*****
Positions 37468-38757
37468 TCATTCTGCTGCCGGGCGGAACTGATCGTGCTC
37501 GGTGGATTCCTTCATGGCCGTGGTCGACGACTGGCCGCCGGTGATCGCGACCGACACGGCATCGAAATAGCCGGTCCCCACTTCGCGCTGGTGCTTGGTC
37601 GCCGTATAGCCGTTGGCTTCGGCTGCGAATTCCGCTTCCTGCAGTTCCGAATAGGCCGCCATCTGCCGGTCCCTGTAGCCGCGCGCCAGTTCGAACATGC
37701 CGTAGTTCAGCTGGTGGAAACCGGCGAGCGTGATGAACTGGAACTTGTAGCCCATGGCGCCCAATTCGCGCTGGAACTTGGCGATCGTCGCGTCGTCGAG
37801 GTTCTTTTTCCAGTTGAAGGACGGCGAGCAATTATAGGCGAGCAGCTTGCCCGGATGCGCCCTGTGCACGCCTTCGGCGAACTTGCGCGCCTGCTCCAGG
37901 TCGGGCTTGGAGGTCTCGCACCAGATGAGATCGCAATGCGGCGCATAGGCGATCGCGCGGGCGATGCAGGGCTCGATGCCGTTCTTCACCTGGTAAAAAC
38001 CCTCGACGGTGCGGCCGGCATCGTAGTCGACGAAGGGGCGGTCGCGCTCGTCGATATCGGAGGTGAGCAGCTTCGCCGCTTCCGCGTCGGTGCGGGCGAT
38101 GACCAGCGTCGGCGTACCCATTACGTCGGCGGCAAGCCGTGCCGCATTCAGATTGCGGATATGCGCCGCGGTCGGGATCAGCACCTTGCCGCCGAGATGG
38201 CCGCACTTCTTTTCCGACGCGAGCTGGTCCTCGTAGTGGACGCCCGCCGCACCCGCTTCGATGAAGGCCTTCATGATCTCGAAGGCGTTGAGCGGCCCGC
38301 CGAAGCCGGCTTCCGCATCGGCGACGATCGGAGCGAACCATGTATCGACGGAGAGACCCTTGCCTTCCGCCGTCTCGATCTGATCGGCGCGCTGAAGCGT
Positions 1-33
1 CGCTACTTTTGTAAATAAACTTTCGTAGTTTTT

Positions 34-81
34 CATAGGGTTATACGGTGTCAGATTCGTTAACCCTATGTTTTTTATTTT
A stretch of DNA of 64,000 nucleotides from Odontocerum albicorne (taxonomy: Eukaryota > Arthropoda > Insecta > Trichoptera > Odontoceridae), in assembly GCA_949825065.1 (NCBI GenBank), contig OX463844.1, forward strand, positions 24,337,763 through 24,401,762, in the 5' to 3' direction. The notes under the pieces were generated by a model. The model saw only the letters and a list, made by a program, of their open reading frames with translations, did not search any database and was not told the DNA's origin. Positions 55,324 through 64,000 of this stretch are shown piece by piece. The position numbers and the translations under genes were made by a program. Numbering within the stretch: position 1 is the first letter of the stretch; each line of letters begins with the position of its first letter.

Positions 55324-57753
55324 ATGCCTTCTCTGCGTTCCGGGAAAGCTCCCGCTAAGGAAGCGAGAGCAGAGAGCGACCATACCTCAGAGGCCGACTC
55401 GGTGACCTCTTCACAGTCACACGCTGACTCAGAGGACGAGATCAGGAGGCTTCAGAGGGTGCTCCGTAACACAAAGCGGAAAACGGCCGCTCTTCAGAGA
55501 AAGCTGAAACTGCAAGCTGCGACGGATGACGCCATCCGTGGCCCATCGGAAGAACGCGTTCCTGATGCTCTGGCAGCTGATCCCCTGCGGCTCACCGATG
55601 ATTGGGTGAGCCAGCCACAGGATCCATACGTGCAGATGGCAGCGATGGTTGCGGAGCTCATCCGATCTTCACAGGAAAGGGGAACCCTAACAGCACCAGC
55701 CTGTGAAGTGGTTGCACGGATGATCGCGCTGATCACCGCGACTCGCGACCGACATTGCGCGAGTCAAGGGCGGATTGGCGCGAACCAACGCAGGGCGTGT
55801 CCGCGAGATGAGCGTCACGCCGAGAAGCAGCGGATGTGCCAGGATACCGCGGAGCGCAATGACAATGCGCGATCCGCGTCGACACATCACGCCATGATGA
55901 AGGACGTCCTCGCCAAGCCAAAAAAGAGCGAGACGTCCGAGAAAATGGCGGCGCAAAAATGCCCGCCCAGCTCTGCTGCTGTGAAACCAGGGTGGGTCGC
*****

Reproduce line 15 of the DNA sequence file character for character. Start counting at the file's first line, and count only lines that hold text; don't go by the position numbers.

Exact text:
34 CATAGGGTTATACGGTGTCAGATTCGTTAACCCTATGTTTTTTATTTT